This could be seen in mid-September in Berlin, when the Insight 2021 conference took place, organized by the Mind Foundation. According to its website, the foundation advocates the “evidence-based, safe and legal use of psychedelic experience in medicine and society.” The venue for the meeting of the center of international psychedelics research is the Berlin Charite, one of Germany’s most prestigious medical institutions.
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For four days, attendees discussed neurological processes, compared the effects of LSD, psilocybin and other drugs with diagrams, and presented the state of research in a wide variety of fields. Even an employee of the German drug approval authority, the federal authority for drugs and medical devices, was there.
“We managed to destigmatize the topic; a discourse has emerged,” Mind Foundation co-founder Andrea Jungaberle said in summary. “How this discourse will affect day-to-day medical business remains to be seen.”
Experts are already enthusiastic. “How ecstasy and psilocybin are shaking up psychiatry” a headline of the science magazine Nature gushed at the beginning of the year.
Psilocybin on the stock market
A growing number of companies are also keen. If they had their way, psilocybin, the ecstasy active ingredient MDMA and other substances would soon be used across the board to treat depression, addiction, and an array of other diseases. At least, that is the goal of the biotech holding company ATAI Life Sciences, owned by German investor Christian Angermayer.
Angermayer has discussed his own psilocybin experiences in German media, including newspapers Handelsblatt and Wirtschaftswoche — and this summer he took his company public in New York. Just three years after its founding, the psychedelic holding is already worth over $2 billion.
ATAI’s holdings include Compass Pathways, a British company that has developed its own synthetic psilocybin. Compass Pathways is currently conducting a phase 2 trial with the drug involving more than 200 patients at 22 locations in 10 countries, currently the largest psilocybin clinical trial in the world. The company, which is also listed on the Nasdaq in New York, has been valued at over $1 billion after only five years in existence.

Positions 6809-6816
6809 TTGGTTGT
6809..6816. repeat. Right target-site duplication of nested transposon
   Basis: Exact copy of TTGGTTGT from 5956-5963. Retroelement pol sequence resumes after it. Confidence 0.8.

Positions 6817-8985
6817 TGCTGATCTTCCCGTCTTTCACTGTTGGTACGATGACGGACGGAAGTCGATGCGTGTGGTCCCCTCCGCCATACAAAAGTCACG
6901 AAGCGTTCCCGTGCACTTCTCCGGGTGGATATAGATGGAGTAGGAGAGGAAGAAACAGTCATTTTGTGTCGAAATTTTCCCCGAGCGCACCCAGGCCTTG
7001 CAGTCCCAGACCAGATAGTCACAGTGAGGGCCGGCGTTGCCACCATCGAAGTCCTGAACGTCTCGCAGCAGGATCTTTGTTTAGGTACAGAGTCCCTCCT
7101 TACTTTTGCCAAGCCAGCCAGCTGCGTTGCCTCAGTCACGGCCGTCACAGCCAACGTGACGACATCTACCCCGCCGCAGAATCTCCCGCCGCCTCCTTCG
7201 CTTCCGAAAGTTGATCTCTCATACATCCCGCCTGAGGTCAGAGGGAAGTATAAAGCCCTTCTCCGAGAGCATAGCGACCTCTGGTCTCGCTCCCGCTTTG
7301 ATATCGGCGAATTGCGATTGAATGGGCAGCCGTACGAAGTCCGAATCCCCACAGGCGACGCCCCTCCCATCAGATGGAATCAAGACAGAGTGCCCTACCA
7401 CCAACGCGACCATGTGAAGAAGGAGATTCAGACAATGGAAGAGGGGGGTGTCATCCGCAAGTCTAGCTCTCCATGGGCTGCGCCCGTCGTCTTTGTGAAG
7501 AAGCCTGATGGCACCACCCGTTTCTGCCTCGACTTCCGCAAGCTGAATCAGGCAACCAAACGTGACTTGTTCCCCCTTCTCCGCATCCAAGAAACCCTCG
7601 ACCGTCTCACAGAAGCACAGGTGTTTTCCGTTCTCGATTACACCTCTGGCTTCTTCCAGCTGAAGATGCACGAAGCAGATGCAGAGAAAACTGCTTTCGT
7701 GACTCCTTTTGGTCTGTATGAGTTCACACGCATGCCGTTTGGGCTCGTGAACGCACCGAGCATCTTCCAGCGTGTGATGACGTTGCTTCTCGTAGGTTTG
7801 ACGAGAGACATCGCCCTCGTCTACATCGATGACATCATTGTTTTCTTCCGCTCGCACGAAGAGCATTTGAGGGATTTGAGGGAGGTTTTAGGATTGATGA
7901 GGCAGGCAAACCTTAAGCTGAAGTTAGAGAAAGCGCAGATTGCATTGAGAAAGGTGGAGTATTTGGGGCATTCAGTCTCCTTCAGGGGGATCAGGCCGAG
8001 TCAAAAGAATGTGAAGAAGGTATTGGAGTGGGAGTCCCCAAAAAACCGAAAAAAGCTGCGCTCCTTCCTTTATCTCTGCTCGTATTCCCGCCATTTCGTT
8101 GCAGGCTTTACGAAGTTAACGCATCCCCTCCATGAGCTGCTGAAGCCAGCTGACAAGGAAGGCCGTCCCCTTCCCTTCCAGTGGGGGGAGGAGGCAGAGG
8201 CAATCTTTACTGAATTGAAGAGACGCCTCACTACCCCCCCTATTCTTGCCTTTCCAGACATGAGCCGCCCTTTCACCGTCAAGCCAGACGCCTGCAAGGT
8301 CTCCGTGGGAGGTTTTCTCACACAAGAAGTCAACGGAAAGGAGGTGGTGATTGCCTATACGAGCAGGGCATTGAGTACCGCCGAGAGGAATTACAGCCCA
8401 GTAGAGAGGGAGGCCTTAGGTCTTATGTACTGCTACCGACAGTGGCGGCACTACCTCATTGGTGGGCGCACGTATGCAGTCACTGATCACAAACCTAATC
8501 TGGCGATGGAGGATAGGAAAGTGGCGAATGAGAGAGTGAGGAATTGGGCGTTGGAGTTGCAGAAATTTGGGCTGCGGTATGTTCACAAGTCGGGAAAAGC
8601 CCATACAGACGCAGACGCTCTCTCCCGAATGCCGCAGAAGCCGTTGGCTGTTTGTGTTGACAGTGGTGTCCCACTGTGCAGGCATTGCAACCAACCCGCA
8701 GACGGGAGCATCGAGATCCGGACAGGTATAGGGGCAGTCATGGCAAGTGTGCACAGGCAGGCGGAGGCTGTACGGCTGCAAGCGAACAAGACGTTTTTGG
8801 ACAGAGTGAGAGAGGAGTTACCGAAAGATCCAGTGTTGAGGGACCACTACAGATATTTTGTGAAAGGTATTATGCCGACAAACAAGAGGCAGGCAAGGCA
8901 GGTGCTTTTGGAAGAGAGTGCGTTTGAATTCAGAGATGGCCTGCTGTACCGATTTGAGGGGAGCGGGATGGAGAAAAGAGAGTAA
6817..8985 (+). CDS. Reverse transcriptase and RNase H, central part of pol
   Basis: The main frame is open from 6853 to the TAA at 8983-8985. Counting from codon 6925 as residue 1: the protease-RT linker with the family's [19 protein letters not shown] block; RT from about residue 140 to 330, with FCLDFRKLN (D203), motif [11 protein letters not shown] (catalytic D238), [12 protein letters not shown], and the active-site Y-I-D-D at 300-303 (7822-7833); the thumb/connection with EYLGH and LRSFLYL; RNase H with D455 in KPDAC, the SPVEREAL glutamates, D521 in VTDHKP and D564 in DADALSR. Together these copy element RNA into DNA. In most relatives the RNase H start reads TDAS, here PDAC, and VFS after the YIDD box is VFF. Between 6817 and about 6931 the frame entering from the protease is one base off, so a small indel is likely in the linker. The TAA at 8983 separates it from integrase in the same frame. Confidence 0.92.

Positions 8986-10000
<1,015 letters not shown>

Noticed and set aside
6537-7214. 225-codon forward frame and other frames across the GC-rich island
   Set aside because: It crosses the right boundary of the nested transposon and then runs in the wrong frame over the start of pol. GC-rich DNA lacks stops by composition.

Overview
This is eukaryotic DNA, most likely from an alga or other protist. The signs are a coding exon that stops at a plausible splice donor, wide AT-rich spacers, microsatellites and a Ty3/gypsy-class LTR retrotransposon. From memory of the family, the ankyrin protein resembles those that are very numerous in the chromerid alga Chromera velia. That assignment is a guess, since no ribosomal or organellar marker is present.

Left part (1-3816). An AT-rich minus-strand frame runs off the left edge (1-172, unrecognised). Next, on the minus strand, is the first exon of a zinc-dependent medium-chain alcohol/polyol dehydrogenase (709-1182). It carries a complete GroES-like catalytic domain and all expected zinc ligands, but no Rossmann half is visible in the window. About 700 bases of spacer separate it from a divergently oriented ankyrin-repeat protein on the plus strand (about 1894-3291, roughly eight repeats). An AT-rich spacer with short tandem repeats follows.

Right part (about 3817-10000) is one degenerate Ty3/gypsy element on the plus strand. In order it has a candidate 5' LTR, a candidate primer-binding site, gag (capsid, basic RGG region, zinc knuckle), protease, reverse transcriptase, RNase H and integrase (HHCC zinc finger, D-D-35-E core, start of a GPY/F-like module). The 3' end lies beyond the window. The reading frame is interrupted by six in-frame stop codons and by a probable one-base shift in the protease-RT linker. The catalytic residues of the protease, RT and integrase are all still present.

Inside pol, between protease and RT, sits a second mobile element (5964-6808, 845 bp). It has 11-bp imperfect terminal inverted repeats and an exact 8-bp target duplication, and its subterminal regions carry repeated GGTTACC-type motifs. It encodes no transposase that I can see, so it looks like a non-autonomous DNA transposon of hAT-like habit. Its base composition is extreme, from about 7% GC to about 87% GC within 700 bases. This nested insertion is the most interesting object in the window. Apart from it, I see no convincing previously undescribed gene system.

The Berlin Registry of the Mind Foundation shows that the “trip therapy boom” has allowed an entire industry to flourish. It lists about 130 companies in the psychedelic industry, from A Whole New High, which offers psilocybin retreats in the Netherlands, to Wavepaths, a specialist for the right sound via headphones for an inward journey.
Even Andrea Jungaberle is not entirely comfortable with the rapid development. “Our best friend and our biggest enemy is the hype,” she states soberly, promoting an “appropriate approach between demonization and transfiguration.”
Swiss psychotherapist Peter Gasser, who has been working with LSD and MDMA for 30 years, shares this assessment.
“This pace almost scares me,” he said. “This scaling up of small niche treatments: Just a few patients per the study, now you’re already thinking in terms of millions.” Gasser fears that the quality of treatment could suffer “because it’s seen as too technological or too schematic.”